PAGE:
[G.R. NO. 168827 : April 13, 2007]
BENJAMIN P. MARTINEZ, Petitioner, v. COURT OF APPEALS and PEOPLE OF THE PHILIPPINES, Respondents.
D E C I S I O N
CALLEJO, SR., J.:
This is a Petition for Review on Certiorari of the Decision1 and the Resolution2 of the Court of Appeals (CA) in CA-G.R. CR No. 25436, affirming with modification the trial court's judgment finding Benjamin P. Martinez guilty beyond reasonable doubt of frustrated homicide.
Dean Dongui-is was a teacher at the Tubao National High School, La Union. Petitioner Benjamin Martinez was the husband of Dean's co-teacher, Lilibeth Martinez. Petitioner eked out a living as a tricycle driver.
On October 28, 1998, Dean and his wife Freda filed a complaint for damages against the spouses Martinez in the Municipal Circuit Trial Court (MCTC) of Tubao, La Union. They alleged that in March 1998, petitioner, a suitor of Elvisa Basallo, had been peddling false reports that Dean and Elvisa had illicit relations; he even told Freda that Elvisa was Dean's mistress. This led to a quarrel between Dean and Freda, and the latter was hospitalized for her heart ailment. Dean requested Lilibeth to stop her husband from spreading lies, and she replied that Elvisa had been her husband's mistress. They prayed that they be awarded moral and exemplary damages and litigation fees in the total amount of
For her part, Elvisa also filed a complaint against the spouses Martinez in the MCTC of Tubao for damages anchored on Article 26 of the New Civil Code. She alleged that on several occasions, petitioner went to the Shaltene Pawnshop and Pharmacy where she was employed and accused her of having an illicit affair with Dean; on one occasion, he held her hand and forcibly pulled her outside, which caused her to scratch his face and run after him with a knife; he also told her husband's cousin, Willy Ordanza, that she had an illicit affair with Dean; Willy, in turn, told her mother-in-law about it; petitioner relayed the same rumors to her co-worker, Melba Dacanay, and his wife spread to people in the Municipality, including Ramil Basallo, her brother-in-law. Elvisa also prayed for damages in the total amount of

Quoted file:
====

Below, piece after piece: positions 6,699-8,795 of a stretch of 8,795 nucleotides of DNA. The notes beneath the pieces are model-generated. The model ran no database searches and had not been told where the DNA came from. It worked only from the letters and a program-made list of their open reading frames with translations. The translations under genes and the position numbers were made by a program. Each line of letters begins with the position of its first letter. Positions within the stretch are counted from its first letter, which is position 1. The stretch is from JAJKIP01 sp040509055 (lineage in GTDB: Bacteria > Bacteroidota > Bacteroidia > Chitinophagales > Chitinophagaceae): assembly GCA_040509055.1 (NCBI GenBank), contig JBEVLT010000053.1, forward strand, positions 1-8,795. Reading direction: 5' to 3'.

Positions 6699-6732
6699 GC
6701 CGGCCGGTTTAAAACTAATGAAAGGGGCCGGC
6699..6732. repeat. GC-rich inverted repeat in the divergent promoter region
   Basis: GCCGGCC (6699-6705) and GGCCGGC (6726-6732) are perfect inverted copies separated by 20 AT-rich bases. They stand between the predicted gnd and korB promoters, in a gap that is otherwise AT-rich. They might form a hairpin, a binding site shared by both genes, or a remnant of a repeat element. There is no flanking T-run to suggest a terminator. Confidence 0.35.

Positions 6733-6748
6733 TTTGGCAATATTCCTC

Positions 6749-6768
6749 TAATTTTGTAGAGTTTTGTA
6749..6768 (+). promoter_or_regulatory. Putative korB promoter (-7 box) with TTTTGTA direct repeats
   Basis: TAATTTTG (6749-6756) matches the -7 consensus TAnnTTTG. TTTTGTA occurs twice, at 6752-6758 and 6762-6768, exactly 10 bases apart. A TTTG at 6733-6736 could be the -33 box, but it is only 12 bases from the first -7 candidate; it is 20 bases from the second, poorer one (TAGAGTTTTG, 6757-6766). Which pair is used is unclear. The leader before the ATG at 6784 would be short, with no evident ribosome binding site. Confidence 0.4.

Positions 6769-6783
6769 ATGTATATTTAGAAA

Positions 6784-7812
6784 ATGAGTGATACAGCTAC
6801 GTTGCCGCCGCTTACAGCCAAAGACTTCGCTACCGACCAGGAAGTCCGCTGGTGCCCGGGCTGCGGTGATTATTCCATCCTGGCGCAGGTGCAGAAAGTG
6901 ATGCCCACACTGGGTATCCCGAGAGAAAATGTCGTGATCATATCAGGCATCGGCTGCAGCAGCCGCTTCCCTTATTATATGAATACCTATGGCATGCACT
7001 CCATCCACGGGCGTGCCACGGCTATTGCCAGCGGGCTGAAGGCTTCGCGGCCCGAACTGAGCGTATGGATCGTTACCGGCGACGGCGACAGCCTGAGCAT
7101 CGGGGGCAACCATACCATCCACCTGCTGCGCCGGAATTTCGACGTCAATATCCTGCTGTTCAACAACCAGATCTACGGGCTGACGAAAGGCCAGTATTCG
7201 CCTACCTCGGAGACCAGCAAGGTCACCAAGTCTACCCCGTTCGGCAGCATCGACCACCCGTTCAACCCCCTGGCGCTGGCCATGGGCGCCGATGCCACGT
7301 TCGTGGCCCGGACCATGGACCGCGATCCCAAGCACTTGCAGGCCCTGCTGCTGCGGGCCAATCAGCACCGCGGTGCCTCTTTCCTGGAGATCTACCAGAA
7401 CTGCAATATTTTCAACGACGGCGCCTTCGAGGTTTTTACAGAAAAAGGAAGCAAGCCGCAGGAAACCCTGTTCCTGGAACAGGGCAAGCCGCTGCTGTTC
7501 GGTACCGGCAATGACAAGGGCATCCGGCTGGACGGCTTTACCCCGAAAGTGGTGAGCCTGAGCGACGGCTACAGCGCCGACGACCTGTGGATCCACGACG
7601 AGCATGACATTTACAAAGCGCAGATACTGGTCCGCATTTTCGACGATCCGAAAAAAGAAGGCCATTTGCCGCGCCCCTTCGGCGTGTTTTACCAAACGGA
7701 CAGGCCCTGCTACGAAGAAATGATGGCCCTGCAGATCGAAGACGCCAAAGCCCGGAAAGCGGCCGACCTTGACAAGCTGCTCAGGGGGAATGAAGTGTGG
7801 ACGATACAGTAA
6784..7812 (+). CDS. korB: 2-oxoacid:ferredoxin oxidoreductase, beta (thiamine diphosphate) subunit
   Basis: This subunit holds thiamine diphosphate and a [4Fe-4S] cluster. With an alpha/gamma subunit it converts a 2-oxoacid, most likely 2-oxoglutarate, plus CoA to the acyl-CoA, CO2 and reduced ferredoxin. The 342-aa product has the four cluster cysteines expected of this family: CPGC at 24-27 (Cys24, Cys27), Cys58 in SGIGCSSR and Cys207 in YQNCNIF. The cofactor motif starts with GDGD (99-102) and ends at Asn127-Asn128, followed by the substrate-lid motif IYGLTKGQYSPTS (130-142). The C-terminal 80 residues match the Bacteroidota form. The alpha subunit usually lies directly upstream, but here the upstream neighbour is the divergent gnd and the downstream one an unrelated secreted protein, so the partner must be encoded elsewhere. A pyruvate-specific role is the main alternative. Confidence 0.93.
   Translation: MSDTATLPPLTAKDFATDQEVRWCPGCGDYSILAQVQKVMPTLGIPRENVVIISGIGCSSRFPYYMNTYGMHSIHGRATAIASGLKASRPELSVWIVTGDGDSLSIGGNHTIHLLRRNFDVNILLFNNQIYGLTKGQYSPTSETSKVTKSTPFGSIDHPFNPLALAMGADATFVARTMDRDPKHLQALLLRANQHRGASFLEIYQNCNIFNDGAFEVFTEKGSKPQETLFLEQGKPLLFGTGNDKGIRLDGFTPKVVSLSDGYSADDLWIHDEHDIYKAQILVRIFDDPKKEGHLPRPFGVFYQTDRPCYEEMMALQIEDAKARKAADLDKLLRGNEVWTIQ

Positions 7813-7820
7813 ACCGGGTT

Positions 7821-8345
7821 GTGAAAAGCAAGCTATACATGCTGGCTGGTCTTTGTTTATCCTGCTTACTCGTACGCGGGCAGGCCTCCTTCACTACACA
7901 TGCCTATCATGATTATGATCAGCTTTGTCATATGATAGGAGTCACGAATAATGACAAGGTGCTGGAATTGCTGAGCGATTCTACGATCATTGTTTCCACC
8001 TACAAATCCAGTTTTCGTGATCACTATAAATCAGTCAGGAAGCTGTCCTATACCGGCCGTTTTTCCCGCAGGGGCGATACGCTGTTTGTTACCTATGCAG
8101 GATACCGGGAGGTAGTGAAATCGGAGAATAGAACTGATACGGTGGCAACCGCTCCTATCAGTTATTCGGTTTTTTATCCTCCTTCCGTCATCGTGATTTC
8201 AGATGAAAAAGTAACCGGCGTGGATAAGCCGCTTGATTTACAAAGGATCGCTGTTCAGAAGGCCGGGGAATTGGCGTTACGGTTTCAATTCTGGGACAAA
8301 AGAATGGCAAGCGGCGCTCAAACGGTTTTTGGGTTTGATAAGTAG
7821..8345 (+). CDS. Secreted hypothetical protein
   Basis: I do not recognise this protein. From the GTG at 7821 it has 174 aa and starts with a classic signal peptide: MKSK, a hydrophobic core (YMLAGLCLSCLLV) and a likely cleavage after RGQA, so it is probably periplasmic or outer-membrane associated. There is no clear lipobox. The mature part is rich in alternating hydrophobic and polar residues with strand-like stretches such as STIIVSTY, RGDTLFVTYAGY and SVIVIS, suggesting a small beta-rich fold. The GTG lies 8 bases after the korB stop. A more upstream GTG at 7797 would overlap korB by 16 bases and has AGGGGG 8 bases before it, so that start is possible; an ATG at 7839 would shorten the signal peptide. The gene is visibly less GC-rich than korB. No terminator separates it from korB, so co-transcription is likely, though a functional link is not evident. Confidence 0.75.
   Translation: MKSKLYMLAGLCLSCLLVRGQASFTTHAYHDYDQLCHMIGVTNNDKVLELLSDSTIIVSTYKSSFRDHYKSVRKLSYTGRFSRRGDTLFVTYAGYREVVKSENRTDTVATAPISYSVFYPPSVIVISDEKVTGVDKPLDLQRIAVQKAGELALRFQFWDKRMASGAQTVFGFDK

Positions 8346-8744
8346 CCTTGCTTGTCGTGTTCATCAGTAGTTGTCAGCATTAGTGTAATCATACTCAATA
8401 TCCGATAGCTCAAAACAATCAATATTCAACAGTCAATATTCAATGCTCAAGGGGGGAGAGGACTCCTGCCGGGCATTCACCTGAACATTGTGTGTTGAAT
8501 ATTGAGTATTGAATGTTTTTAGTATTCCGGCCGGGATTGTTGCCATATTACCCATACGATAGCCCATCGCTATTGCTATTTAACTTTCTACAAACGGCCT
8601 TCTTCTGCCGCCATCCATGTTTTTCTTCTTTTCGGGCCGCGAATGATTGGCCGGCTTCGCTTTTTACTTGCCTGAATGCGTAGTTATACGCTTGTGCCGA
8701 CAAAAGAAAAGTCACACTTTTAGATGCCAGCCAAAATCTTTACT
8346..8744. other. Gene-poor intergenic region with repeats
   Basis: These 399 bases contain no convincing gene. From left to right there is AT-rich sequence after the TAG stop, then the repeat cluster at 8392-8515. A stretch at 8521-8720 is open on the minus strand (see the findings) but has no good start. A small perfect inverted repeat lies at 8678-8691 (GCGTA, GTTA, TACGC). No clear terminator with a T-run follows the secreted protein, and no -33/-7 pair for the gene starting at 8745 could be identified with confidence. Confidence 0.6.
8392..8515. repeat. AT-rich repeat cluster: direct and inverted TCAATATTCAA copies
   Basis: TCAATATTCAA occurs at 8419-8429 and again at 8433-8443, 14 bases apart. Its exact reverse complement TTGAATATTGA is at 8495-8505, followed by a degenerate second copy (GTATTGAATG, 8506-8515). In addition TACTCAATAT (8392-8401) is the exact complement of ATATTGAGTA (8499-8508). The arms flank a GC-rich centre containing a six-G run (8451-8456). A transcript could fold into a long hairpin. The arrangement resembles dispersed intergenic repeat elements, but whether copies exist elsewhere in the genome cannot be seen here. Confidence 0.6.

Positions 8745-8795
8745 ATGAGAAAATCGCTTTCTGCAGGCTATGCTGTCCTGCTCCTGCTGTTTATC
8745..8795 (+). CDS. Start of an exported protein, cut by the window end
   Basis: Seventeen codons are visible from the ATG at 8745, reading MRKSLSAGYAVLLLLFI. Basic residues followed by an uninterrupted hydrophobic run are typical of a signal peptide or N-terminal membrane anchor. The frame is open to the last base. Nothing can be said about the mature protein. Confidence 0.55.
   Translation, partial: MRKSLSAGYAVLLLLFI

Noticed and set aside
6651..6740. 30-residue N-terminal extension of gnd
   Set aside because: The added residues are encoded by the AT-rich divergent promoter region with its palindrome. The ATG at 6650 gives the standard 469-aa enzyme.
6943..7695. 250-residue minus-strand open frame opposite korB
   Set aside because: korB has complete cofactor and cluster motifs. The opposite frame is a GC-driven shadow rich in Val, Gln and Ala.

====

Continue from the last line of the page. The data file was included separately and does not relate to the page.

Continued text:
The spouses Martinez filed a motion to dismiss the complaint in Civil Case No. 226 which was heard in the morning of February 3, 1999. The court denied the motion.
At about 1:40 p.m. that day, Dean went to the Tubao Credit Cooperative (TCC) office to pick up the dividend certificate of his wife who was a member of the cooperative. He left the building and walked to his car which was parked in front. As he did, he read the dividend certificate of his wife. Dean was about a step away from an L-300 van which was parked in front of the building when petitioner, armed with a bolo, suddenly emerged from behind the vehicle and stabbed him on the left breast. Dean instantly moved backward and saw his assailant. Dean fled to the bank office and was able to gain entry into the bank. Petitioner ran after him and upon cornering him, tried to stab him again. Dean was able to parry the blow with his right hand, and the bolo hit him on the right elbow. Dean fell to the floor and tried to stand up, but petitioner stabbed him anew on his left breast.5 Dean managed to run to the counter which was partitioned by a glass. Unable to get inside the counter, petitioner shouted at Dean: "Agparentomeng ka tatta ta talaga nga patayen ka tatta nga aldawen (You kneel down because I will really kill you now this day)."6
Meantime, SPO1 Henry Sulatre was at the Tubao Police Station, about 100 meters away. He was informed that a fight was going on in the bank. He rushed to the place on board the police car. When he arrived at the scene, he saw Barangay Captain Rodolfo Oller and his son Nicky Oller.7 Nicky handed to him the bolo which petitioner had used to stab Dean.8 He and Rodolfo brought petitioner to the police station. On the way, they passed by the loading area of tricycles, about 40 meters away from the police station. Petitioner shouted: "Sinaksak kon pare, sangsangaili laeng isuna saan isuna to agari ditoy Tubao (I stabbed him, he is just a visitor so he should not act like a king here in Tubao)." SPO1 Sulatre placed Benjamin in jail. Benjamin kept on shouting: "Napatay kon, napatay kon (I killed him, I killed him)."9